A lesson from Oprah on interacting with your customers

Oprah in front of a crowd in AustraliaSunday night, I was watching “Season 25: Oprah Behind the Scenes,” and heard an important lesson for all marketers, for all businesses and all organizations.

Oprah had just returned to her hotel room after visiting Melbourne, where 10,000 people lined the streets to see her put on what was basically a press event. She was upset because it ended up being more about her and not about her audience. There was very little crowd interaction. “Ego,” she called it and took the blame herself.

She felt like all those people showed up for nothing. She should’ve given them more. So, my question for you is:  Should you be feeling the same way?

Is your audience walking away thinking you made their experience all about you?

I hope not. But with many brands, big and small, the answer is too often, yes.

Here’s a quick, simple way to check:

Is your brochure or website worded the way you talk or the way your audience talks?

Do you see words like “leverage,” “holistic,” or even “provide”? If yes, you should let someone skilled in plain language edit your work.

How many times did you mention “we” or your company name?

If it’s a flyer and your answer is more than three, you could be in trouble. More than five? Start over and put the focus on your reader by saying “you” more often.

Did you include everything you wanted to include?

This one’s a trick question. If you answered yes, you are probably in the wrong. You want to include what your audience wants or needs to understand the product and/or take action, not what you want them to know.

Relevance is your responsibility

The key to all great marketing is to make it relevant to your audience. Or as Oprah says,

“It’s up to me to bring a level of meaning to it.”

Remember that. The next time you write or speak to your audience, the next time you communicate in some way with your customers and potential customers, it’s up to you to bring meaning to their experience.

The more you bring relevance and meaning, the more you drive something else—brand loyalty.

You may or may not like Oprah, but you have to admit she knows what she’s doing. After all, she’s had a large and intensely loyal following for 25 years.

Does that sound good to you?

Advertising hope

Secret Millionaire is a new show on ABC this year that is doing something really special—advertising hope. Exactly what this country needs right now.

This week’s show sent its millionaire to Gary, Indiana to volunteer at three different organizations. Though I’ve certainly heard of Gary, Indiana, I never knew how depressed the city was.

You see burned out buildings, abandoned storefronts, and trash and debris piled up in many places. You hear stories from residents there that make you wonder how these people survive.

By the title of the show, you may think that the hope comes from the millionaire—after all, he donates a good amount of money to each charity. It doesn’t—not really anyway.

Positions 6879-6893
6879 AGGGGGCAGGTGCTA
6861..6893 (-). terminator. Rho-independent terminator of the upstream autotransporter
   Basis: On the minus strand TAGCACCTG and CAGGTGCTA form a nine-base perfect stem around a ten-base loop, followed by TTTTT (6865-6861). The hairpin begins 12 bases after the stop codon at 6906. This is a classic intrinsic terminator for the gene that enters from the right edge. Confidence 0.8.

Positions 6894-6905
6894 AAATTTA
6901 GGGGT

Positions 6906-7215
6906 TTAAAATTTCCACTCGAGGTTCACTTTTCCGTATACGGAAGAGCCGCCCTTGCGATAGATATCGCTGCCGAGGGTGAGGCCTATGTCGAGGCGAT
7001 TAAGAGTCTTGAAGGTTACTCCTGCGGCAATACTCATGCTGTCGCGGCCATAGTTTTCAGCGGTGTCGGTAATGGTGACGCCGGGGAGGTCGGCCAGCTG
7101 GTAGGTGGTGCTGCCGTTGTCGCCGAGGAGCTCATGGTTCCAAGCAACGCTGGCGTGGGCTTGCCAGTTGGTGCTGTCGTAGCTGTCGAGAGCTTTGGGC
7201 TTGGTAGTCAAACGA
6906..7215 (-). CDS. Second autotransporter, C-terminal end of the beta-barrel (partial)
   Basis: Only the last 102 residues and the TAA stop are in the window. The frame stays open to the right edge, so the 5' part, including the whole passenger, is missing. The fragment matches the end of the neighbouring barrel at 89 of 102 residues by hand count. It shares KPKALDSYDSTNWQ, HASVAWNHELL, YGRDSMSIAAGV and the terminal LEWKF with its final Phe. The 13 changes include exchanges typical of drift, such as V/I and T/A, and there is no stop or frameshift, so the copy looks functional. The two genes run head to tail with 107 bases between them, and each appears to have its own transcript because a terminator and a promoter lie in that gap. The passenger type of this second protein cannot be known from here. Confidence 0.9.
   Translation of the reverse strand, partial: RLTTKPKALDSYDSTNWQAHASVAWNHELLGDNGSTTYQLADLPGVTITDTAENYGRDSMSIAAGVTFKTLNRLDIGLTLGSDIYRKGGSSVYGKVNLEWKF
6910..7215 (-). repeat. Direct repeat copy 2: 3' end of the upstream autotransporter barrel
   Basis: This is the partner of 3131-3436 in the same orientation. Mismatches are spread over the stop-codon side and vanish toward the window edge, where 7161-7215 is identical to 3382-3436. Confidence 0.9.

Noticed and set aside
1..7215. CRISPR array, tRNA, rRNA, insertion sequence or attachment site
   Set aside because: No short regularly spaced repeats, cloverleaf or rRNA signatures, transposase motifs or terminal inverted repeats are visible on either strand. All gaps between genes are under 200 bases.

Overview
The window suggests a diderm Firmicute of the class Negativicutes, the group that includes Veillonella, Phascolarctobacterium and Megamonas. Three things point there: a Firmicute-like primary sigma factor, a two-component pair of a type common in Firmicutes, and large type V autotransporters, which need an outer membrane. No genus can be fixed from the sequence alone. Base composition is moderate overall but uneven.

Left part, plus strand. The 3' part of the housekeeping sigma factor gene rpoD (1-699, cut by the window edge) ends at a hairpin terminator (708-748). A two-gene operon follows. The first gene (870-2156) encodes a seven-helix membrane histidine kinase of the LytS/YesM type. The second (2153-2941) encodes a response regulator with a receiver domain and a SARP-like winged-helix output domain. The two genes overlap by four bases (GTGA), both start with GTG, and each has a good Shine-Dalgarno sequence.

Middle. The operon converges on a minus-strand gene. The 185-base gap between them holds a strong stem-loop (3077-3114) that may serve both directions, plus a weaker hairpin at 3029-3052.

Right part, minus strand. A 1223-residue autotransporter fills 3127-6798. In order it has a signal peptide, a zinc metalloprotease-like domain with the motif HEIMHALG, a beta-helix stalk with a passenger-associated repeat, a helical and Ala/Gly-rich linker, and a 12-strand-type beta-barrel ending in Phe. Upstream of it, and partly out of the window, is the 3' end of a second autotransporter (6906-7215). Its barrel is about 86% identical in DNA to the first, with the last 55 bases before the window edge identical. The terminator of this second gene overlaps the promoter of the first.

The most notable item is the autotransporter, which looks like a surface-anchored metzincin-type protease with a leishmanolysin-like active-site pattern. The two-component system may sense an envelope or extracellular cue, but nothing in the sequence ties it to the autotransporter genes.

The hope comes from the people working at these charities. Most don’t or barely draw a salary from the organization. But they’re working hard, very hard, to save the kids in their town, the adults in their town and the neighborhoods in their town.

These people are so grateful for any help they get, and they nearly pass out when handed checks with four zeroes on them. It’s a reminder to us all what’s important. It’s easy to lose sight of what really matters when you’re in the fast-paced corporate world. It’s easy to get caught up in social media and justify spending so much time online to build your brand or nurture your audience.

This show makes it easy to realize that there’s so much more we can do.

Interestingly, Secret Millionaire started and bombed on Fox in 2008. Given it was an election year and the name Fox is not usually associated with hope, we can all understand why the show didn’t thrive.

I’m hoping the show finds a home on ABC because we all could use a shift to more positive news. And we can probably all use a little motivation to get out and help others—even if we think we have nothing to give.

So tune in, and see what you think. And then vow to spend a little less time online and a little more time giving.

You might be wondering what this all has to do with advertising and brand. Well, the lesson is this: When you give people hope, they remember that—for a very long time.


On the subject of hope, the Ad Council regularly shares its public awareness campaigns. They’re usually quite good. See for yourself and sign up for their e-mail list.

Creative, Inc. – The Ultimate Guide to Running a Successful Freelance Business

Cover of Creative Inc bookTitles of these types of business books are important. Readers should be able to trust that the title reflects what’s inside. In this book, the title is where the authors (Meg Mateo Ilasco & Joy Deangdeelert Cho) make their first mistakes.

Ultimate shmultimate

The word “ultimate” really should not be there. Creative, Inc., does cover a lot of ground, but it’s more an introduction or overview, not the ultimate guide. It’s a guide, plain and simple. And, I think, if you don’t know where to start or what’s involved in freelancing, you will get a lot of good information from this book.

Contents include:

  1. Introduction to creative freelancing
  2. Setting up shop
  3. Getting the word out
  4. Working with clients
  5. Getting paid
  6. Agents
  7. Balancing your business and personal lives
  8. Next steps

Creative, Inc. or Design, Inc.

The other mistake in the title is that it simply says “creative,” when it should instead mention design.

I’m a writer, and I did like this book and learn from it. However, if I had realized it was so focused on design, I would not have bought it.

If you’re a writer, you can—and should—find other books that will help you much more than this one. But if you’re an illustrator, designer, photographer or other type of artist, you will probably like this book and learn a lot from it

Personal touch and tone